Let’s skip on down to something with some meat:

The First Amendment of the U.S. Constitution guarantees the free exercise of religion; and the Texas Religious Freedom Restoration Act, combined with the newly enacted Pastor Protection Act, provide robust legal protections to Texans whose faith commands them to adhere to the traditional understanding of marriage.

Yes, let’s take a look at that “Pastor Protection Act:”

Republicans, who control the Legislature and haven’t lost a statewide office since 1994, say the bill will keep church elders from being sued for refusing to perform weddings that clash with “sincerely held” religious beliefs.

This was passed during the most recently concluded Texas legislative session. And what a gem of vacuous polemic it is. It says the State of Texas will protect pastors (church elders) in the event they don’t feel up to performing a wedding—a protection that’s been in the Constitution of the United States for over 200 years. What took so long for the echo to reach all the way down to Austin?


Later today, I will be issuing a directive to state agencies instructing them to prioritize the protection of Texans’ religious liberties.

That does not say everything the Governor means. What the Governor means but does not say is that it’s OK if a county clerk does not feel up to issuing a marriage license. If somebody makes trouble over this, the Governor has their back. He has their back, that is, right up to the time an applicant gets turned down because the clerk’s religious convictions object to the sexual orientation of the applicants.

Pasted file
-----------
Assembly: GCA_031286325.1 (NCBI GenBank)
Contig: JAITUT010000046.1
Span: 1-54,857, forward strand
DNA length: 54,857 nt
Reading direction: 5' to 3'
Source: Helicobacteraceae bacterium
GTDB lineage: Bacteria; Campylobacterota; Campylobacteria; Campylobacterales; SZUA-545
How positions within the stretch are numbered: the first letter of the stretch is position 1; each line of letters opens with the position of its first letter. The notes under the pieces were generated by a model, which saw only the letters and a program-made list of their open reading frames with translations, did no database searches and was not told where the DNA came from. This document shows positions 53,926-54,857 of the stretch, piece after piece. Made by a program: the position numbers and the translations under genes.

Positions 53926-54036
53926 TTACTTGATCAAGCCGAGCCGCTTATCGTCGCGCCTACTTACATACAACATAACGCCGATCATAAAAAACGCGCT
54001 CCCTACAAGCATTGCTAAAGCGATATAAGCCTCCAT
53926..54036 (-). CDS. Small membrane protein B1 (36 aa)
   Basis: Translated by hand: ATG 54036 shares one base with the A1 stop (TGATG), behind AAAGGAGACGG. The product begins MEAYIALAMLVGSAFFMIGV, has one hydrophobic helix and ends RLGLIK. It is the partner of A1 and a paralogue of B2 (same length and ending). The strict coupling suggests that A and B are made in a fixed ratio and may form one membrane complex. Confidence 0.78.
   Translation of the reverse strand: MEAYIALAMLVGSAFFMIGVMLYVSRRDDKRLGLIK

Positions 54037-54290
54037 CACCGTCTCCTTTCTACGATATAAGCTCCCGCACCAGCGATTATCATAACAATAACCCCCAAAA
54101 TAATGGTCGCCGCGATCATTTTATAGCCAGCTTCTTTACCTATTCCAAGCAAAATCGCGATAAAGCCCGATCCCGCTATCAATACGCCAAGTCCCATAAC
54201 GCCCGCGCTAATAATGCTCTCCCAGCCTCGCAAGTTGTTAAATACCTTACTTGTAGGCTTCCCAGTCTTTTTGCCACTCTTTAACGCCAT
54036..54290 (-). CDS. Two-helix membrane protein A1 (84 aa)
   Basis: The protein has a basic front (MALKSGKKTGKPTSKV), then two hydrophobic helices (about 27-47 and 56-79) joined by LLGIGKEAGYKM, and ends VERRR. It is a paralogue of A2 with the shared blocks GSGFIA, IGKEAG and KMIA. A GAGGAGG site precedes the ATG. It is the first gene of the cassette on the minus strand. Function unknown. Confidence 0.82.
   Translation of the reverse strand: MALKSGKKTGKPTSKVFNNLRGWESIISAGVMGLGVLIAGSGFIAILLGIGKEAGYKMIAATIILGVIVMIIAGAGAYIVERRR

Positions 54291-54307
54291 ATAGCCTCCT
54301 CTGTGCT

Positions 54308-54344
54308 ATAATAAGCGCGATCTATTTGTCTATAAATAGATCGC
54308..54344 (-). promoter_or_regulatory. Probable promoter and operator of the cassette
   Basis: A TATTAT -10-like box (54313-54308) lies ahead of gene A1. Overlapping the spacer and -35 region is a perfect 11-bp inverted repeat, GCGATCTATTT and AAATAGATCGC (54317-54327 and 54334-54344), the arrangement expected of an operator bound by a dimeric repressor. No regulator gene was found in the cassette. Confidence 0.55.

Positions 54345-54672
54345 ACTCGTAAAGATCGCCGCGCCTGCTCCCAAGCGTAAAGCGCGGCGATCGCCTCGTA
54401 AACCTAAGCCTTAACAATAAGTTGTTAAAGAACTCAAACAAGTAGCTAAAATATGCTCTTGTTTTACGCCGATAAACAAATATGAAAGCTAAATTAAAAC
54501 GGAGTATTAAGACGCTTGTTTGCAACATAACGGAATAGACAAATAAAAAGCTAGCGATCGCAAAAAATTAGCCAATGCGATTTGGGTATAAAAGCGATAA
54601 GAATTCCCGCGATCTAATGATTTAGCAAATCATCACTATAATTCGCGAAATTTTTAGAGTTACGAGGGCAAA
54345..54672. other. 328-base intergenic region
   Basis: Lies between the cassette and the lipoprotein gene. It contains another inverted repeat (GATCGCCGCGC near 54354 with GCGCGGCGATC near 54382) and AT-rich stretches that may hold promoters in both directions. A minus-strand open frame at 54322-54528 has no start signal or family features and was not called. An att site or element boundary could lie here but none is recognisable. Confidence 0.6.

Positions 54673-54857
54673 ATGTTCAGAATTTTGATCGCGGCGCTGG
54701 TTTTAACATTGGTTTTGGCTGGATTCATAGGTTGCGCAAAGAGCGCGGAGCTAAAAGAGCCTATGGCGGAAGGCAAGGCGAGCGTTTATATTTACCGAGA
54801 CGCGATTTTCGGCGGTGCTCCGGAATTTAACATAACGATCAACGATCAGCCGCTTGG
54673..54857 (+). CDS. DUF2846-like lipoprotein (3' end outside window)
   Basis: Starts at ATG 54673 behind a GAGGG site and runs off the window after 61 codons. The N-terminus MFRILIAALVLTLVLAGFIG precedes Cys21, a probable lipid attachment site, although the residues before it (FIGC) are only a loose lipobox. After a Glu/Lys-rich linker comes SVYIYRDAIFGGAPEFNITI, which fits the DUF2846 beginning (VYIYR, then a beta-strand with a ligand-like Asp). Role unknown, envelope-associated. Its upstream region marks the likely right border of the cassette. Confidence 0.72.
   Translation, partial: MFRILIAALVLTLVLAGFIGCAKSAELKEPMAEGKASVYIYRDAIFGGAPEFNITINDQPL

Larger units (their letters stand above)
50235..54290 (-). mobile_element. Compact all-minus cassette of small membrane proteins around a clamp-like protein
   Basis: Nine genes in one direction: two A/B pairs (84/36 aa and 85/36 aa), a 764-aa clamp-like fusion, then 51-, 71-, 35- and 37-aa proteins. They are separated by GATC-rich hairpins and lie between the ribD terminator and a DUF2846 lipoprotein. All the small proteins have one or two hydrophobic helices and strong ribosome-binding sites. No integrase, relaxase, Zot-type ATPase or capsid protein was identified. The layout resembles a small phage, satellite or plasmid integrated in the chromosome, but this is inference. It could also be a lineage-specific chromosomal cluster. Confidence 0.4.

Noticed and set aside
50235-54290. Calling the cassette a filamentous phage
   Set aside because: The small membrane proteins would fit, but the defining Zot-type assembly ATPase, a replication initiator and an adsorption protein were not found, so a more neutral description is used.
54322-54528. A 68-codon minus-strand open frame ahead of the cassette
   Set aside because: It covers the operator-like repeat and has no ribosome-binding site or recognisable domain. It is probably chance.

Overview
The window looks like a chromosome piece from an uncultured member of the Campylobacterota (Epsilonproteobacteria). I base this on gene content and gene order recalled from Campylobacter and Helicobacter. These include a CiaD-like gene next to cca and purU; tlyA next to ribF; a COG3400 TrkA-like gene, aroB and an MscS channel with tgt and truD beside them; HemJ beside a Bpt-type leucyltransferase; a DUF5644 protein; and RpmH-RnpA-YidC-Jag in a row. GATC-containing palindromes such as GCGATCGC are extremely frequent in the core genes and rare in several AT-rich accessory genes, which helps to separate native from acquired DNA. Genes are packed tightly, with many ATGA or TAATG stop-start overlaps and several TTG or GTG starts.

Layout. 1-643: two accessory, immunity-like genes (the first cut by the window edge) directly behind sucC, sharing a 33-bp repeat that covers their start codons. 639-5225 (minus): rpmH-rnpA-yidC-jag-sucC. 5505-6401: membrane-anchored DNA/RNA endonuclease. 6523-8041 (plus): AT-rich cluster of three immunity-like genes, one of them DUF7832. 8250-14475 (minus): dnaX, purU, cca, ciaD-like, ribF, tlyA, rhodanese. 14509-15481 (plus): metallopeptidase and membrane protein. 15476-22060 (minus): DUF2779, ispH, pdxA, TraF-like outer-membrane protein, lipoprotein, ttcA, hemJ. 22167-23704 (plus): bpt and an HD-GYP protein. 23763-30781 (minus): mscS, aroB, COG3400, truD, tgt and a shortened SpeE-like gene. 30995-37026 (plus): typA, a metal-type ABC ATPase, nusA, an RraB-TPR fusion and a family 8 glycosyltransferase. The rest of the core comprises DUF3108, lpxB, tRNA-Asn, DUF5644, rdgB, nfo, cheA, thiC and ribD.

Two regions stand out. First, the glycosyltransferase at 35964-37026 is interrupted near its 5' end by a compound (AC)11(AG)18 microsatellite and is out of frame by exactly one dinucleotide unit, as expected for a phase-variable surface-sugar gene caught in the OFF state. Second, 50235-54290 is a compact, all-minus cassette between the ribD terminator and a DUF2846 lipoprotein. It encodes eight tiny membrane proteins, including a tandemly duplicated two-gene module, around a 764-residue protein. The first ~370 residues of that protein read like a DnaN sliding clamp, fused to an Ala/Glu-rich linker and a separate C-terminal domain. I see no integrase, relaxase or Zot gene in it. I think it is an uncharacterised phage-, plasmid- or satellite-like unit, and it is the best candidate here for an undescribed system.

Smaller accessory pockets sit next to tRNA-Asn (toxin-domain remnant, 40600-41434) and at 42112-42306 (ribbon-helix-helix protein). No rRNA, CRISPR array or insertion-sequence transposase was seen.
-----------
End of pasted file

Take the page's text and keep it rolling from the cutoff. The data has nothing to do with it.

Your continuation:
The fact is that from this day forward if a couple of guys walk up to the window in the county clerk’s office and apply for a marriage license, and the clerk says something like “We don’t serve fags here,” then the next thing that’s going to happen is the clerk is going to get a notice from an ACLU lawyer ordering him to appear before a federal judge and explain why he feels compelled to violate the law. The clerk will wave the paper he received from the Governor, and the ACLU lawyer is going to say, “Thanks, but I already have several copies back at my office.”

What I like best about the Governor’s proclamation is the following snippet: “I will continue to defend the religious liberties of all Texans…” Yes, the Governor of Texas will defend the religious liberty of any Texan whose religious convictions are offended by having to issue a vehicle registration license plate number ending in the numeral 1.

That’s silly. Yes it is. What kind of religious conviction is offended by the numeral 1? Any number I can name. Give me five minutes, and I can conjure five religious faiths that object to numbers ending in 1. Why do I say I can do this? I can do this because that’s the way all religions are created. Somebody makes them up out of thin air. At the base that’s all religion is. It’s some stuff that people made up.

Don’t believe me? Think religion is serious business? Guess again. I’m in the process of reading Going Clear. It’s a book by Lawrence Wright, and it’s about the founding and the workings of the Church of Scientology. Want to see a made up religion? Here it is, brother, here it is:

Until now, religion had played little or no part in his life or his thought— except, perhaps, as it was reflected in the cynical remark he is reported to have made on a number of occasions, “I’d like to start a religion. That’s where the money is.”

Wright, Lawrence (2013-01-17). Going Clear: Scientology, Hollywood, and the Prison of Belief (p. 100). Knopf Doubleday Publishing Group. Kindle Edition.

And he did, and that was where the money was. Friends of mine knew L. Ron Hubbard and watched the process as he created a religion out of thin air. Just as some people did in the Eastern Mediterranean three thousand years ago.